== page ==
I’ve never figured out why some cultures perform rain dances in dry weather -- all they need to do is give me a convertible to drive. My week with the 2011 Mitsubishi Eclipse Spyder included rain every single day, but I braved the sprinkles for the joy of driving with the roof down.

 

The Spyder has faults, but on a summer’s day, it’s easy to forgive them once the top stows away. It isn’t quite the driver’s car that Mitsubishi claims it to be, but it’s a good wind-in-your-hair machine.

 

There’s no 2010 model: Its production dates would have released it in the dead of winter, so Mitsubishi Canada went straight from 2009 to 2011. There are two versions: the GS, at $30,498, uses a 2.4-litre four-cylinder engine, while my tester, the $35,998 GT-P, contains a 3.8-litre V6. Mine used a six-speed manual transmission, while a six-speed automatic can be added for $1,200.

 

The 265-horsepower V6 is a work of art. It’s strong and smooth, with a deliciously throaty exhaust note; the clutch is light, the shifter is precise, and it’s simply a joy.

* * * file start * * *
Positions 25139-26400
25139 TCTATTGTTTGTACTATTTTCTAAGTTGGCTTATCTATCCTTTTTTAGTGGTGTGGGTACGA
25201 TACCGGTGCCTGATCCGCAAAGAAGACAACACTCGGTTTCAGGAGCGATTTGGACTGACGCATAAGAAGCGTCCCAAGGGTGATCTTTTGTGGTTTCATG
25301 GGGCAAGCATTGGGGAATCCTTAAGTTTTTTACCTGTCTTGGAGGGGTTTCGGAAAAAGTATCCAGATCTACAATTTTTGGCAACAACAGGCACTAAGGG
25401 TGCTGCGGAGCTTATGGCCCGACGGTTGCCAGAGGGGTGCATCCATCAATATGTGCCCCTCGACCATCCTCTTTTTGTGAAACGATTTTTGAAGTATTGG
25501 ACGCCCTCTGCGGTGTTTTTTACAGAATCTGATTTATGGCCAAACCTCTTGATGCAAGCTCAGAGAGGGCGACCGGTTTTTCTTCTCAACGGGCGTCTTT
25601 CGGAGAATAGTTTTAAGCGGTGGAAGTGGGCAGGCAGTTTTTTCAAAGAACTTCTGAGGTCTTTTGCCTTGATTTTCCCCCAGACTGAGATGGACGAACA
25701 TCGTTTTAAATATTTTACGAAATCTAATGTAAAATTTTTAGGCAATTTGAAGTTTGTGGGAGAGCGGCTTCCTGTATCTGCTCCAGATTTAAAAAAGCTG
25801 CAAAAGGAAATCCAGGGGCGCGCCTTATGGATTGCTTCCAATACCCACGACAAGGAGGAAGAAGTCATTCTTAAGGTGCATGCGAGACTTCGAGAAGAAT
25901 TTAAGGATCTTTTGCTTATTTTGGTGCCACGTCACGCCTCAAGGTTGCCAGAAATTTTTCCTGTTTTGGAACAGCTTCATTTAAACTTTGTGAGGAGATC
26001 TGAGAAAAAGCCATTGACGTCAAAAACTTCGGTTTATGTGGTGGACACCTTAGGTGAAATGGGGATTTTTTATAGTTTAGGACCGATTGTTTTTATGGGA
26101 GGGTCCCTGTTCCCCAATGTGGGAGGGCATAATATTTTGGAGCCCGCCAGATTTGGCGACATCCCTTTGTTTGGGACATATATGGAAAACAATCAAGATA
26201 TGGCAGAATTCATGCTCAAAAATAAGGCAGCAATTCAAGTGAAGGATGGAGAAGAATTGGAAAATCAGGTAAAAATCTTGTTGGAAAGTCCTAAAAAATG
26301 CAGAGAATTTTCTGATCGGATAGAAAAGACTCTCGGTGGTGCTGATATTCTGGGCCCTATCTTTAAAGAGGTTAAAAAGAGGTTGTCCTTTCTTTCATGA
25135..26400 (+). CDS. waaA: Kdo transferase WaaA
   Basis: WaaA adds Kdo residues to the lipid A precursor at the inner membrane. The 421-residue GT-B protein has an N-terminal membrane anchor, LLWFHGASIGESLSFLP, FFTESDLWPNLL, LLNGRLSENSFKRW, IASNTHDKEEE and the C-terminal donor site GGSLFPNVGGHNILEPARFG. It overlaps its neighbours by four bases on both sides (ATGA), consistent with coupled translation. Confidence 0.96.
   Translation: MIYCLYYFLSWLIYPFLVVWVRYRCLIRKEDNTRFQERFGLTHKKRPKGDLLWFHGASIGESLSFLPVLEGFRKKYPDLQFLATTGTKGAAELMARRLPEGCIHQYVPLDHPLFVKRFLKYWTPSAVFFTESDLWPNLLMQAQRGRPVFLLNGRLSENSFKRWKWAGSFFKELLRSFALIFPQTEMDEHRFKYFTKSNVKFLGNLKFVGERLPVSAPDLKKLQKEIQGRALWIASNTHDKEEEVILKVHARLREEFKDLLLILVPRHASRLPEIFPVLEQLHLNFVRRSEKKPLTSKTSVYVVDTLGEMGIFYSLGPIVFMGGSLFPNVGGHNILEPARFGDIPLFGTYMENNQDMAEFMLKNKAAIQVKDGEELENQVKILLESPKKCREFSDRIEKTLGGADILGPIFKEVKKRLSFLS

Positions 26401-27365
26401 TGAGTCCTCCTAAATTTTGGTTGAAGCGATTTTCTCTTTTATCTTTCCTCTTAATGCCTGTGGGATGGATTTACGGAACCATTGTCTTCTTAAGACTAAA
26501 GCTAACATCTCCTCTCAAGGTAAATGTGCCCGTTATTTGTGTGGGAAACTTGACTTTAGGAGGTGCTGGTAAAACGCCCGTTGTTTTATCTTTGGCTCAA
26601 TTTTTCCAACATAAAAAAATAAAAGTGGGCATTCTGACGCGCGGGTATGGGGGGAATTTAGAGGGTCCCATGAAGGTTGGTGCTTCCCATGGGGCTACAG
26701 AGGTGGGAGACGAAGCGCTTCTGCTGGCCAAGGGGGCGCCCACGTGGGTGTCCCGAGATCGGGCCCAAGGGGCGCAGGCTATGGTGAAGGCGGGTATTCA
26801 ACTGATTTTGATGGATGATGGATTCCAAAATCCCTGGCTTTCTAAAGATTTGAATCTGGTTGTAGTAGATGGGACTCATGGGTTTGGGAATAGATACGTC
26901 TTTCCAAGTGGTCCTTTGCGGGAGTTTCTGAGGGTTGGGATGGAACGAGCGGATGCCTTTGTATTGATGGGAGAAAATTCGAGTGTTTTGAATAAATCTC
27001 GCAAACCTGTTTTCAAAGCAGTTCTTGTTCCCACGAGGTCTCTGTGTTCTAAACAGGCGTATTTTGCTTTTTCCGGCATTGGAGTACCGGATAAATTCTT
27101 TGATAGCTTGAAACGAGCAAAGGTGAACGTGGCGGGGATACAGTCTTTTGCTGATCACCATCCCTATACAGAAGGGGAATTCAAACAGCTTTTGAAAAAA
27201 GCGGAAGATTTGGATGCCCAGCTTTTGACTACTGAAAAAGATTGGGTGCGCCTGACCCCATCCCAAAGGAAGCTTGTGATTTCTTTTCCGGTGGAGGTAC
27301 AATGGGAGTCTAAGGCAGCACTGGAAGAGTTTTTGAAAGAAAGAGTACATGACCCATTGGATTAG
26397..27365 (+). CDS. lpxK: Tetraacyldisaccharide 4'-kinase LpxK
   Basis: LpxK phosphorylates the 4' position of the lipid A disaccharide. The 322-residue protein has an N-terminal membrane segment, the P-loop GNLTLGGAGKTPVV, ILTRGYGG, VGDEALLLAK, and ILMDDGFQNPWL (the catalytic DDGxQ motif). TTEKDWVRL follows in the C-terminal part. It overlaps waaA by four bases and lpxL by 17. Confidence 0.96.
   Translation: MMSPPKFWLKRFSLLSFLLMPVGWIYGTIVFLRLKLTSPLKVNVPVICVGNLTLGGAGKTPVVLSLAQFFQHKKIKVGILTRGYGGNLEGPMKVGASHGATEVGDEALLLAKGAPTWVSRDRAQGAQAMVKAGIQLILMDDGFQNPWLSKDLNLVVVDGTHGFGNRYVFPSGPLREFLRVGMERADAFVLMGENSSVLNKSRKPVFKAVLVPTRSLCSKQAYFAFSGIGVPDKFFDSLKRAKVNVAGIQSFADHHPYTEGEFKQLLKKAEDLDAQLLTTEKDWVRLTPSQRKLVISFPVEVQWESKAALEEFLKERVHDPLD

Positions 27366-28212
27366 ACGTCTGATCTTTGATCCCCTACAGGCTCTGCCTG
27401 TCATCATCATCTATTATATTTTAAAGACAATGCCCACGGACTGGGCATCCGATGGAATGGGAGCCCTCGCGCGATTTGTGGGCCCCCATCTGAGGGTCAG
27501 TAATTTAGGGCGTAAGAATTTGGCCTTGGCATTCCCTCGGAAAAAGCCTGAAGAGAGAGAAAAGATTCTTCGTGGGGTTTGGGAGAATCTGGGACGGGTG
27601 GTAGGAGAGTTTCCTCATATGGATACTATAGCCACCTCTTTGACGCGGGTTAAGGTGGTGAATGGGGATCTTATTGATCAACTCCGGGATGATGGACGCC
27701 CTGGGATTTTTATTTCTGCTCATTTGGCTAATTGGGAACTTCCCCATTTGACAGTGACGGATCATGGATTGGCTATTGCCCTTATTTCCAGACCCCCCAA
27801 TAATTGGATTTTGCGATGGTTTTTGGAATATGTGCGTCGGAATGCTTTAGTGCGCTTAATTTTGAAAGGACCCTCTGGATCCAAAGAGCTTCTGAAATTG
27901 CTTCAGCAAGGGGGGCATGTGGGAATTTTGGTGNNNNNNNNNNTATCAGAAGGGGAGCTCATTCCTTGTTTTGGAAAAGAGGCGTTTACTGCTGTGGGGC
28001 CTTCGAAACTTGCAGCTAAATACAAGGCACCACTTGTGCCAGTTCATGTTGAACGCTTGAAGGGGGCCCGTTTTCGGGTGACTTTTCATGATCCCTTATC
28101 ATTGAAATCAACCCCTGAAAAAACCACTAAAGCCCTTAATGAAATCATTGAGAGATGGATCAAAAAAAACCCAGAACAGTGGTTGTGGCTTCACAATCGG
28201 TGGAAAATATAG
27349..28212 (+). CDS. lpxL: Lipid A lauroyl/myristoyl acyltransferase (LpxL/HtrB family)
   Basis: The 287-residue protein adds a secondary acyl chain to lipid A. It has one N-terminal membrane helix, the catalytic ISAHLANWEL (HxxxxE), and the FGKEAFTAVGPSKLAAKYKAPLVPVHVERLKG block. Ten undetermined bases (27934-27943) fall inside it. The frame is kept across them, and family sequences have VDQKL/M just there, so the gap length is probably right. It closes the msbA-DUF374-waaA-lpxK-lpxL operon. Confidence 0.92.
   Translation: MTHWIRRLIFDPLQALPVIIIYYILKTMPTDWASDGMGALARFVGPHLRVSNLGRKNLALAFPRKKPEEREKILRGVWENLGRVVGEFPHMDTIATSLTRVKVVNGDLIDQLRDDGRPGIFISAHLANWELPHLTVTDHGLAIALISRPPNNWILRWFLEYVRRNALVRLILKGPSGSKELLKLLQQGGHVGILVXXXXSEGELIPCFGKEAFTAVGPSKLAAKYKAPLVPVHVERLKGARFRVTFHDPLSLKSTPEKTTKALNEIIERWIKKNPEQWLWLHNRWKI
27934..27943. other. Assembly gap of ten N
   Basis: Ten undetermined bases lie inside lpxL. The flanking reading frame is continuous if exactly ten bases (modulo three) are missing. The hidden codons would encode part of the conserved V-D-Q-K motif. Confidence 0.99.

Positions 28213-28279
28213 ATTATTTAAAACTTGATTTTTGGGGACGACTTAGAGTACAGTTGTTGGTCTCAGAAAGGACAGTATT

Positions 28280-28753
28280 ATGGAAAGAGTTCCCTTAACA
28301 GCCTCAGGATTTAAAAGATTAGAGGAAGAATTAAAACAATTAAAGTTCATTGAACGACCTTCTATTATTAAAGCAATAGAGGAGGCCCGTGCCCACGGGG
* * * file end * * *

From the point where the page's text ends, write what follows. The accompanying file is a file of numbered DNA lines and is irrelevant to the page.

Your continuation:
What isn’t pleasant is the torque steer, the tendency for a front-wheel-drive car to pull to one side on acceleration. With this much power, the car will all but turn a corner if you’re not holding on tight.


An all-wheel system would make a huge difference, and Mitsubishi makes an incredible one that it plugs into its Lancer Evolution, but it would undoubtedly push the car’s price out of reach.


The outside is gorgeous, and the inside is, too. The heated sport seats are heavily bolstered, and when combined with my tester’s orange exterior shade, the interior is three-tone.


Consider this a winding-road sportscar and you may be disappointed; look at it as a drop-dead-gorgeous topless traveller, and you’re closer to the mark. Given the prices of some rivals, it’s hard to do much better.